Environmental sustainability and meaningful CSR to boost investor confidence


People wait at the front entrance of the Muslim free hospital in Yangon.Photo: AFP

EuroCham white Paper 2017, an advocacy document on trade and investment policies, released last week,identifies the potential for Myanmar’s growth and development in seizing the opportunities of green technologies, environmentally sound business practices and harnessing meaningful CSR.

The white paper identifies the need for a roadmap for sustainable development in construction and infrastructure, energy and health sectors with use of sustainable technologies and new generation understanding of CSR as a shared value (not merely charitable giving by companies).  These are two significant takeaways as Myanmar needs to adopt global standards and practices (in trade and investment) in order to build investor confidence. European investment would definitely play a significant in the process of transfer of technology and advanced practices of environment protection and CSR.

While reiterating many aspects that ail Myanmar’s reform process viz., the policy gaps, lack of road-maps for sectoral development, lack of coherence and coordination across ministries, absence of meaningful stakeholder processes, the White Book provides an optimistic outlook. 

Slow pace of reform and change process at the policy and implementation level no doubt has created some consternation among many Myanmar watchers, however constructive and meaningful engagement on issues at hand would be a pragmatic approach that EuroCham white paper appears to advocate. 

It is heartening to see the emphasis laid on the environmental concerns vis a vis development of sectors like construction, infrastructure and energy.  This is one area where policy development is low in Myanmar in terms of reform and regulation. Transfer of knowledge and practice in this arena would perhaps be the agenda of EuroCham advocacy groups to make a meaningful contribution in this direction. 

The critical question would be how government looks at investments in these sectors and incentivize the promoters of sustainable solutions that are environmentally sound.  One quick and easy to implement intervention that finds place in the recommendations is provisioning natural gas for domestic cooking and transport sectors that would enable cleaner environment as well as reduce burden of women.  The report mentions”… starting with few nodal centres there must be a roadmap for utilizing natural gas for its different uses and applications including city gas transport, household cooking, power and industries to spur the growth of overall economy”. What is required urgently is to identify such solutions and ensure a regulatory regime for private sector to harness the potential.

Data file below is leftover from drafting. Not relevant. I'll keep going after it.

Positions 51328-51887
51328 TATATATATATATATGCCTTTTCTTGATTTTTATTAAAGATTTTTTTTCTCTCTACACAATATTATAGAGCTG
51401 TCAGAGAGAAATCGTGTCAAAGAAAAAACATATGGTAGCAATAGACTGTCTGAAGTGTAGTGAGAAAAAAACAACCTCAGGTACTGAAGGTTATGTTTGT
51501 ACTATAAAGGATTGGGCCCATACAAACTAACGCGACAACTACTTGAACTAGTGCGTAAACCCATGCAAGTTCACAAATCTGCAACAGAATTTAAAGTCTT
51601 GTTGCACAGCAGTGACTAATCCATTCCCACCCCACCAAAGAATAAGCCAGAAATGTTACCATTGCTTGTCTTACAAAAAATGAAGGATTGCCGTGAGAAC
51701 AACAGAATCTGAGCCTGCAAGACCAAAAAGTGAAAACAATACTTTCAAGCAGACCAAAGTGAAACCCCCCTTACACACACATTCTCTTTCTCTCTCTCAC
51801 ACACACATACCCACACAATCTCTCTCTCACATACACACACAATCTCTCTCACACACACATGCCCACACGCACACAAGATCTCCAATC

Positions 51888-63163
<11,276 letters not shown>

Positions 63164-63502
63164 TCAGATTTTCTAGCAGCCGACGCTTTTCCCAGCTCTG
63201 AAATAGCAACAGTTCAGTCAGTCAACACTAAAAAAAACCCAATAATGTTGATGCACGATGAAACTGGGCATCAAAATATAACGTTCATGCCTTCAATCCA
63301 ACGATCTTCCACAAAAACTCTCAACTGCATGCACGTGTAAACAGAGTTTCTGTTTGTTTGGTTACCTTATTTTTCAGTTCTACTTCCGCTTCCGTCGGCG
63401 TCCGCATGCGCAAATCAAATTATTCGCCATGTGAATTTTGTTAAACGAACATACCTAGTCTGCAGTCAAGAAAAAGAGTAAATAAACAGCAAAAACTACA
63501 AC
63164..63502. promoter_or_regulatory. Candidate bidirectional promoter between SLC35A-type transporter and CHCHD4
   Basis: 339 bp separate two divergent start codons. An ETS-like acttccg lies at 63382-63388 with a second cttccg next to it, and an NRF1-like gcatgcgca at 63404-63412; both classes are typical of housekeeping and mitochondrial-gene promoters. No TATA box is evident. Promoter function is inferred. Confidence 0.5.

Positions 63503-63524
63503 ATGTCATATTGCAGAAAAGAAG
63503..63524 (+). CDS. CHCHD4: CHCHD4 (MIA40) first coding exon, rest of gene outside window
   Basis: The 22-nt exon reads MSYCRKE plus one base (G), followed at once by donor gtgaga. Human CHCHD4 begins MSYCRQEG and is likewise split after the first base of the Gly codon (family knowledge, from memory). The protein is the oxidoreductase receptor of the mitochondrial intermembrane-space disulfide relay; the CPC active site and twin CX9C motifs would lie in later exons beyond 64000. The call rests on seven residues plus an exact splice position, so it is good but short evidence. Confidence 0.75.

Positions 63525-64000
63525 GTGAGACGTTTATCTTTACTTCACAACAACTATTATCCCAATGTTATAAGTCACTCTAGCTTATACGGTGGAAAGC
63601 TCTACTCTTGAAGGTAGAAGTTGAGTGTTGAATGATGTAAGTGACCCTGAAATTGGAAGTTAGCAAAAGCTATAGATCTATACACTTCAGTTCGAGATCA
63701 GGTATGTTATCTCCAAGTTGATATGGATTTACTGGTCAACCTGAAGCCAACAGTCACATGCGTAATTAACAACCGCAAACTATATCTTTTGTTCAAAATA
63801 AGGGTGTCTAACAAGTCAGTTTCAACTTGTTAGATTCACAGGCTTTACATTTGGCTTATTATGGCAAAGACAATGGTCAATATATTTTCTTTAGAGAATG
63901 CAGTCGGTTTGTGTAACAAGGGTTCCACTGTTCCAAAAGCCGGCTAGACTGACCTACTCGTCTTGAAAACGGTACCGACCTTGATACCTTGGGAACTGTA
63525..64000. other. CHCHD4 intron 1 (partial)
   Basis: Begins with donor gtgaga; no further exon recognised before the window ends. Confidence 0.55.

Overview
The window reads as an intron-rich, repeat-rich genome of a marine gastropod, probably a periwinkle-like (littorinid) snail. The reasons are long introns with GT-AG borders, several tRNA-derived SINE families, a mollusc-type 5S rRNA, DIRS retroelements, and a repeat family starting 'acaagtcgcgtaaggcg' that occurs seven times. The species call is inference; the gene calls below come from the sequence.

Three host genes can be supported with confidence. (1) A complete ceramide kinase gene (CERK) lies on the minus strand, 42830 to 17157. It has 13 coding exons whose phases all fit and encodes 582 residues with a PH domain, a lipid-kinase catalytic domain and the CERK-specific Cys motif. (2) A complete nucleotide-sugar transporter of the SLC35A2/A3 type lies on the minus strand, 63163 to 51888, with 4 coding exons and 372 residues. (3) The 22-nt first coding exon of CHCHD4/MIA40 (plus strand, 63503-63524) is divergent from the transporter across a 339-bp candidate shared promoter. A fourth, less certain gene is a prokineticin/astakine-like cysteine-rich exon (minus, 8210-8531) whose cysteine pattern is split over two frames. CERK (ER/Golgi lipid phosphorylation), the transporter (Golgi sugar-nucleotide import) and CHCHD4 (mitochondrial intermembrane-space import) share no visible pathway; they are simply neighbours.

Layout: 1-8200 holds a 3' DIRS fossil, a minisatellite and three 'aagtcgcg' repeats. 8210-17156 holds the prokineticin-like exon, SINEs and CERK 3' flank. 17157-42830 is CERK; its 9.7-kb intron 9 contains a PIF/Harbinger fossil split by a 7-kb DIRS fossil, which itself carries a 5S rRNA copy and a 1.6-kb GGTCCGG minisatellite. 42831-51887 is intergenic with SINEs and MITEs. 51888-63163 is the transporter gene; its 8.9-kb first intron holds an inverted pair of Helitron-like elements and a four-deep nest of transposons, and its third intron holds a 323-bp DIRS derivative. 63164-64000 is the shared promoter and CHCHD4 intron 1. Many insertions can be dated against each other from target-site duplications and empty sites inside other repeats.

The Eurocham white paper also identifies several gaps that impede trade and investment environment.  Many of these are not new and are being discussed for the past few years during many policy engagements by trade bodies as well as other policy analysts and think-tanks.   The need for clear policy direction in different sectors,  road map for sector development, regulatory mechanism for aspects like pricing of electricity, energy, absence of institutions for environmental governance, absence of benchmarks, standards and procedures in relation to trade licensing, regulations in health and drug sector, delays in customs clearance and inconsistent application of rules and arbitrariness, simplified and easy to administer tax system, level playing field for foreign and domestic businesses,etc.,  as critical bottlenecks.  These need to be addressed through a process of transparent and consultative policy making process.

A significant lesson that European trade and investments can bring to the domestic businesses is on how to ensure meaningful corporate social responsibility.  The nascent domestic corporate sector may have few lessons to learn from their European counterparts.  However the report cautions the government not to make mandatory CSR spending as such targets would often work counter-productive.  CSR has to be seen as creating a positive value in ways that businesses work with the communities and create value.  Examples of such ventures are abounding elsewhere in terms of corporations working with the communities at the base of the economic pyramid and co-creating value. Instead of earmarking a per cent of funds for charity activities, what corporations and companies can do is to transfer managerial skills, market intelligence and governance practices to social enterprises so that communities that are engaged in rural areas would benefit. Such out of the box thinking is necessary for promotion of a mutually beneficial relationship between corporates and communities. The role of NGOs in this respect can also be emphasized.

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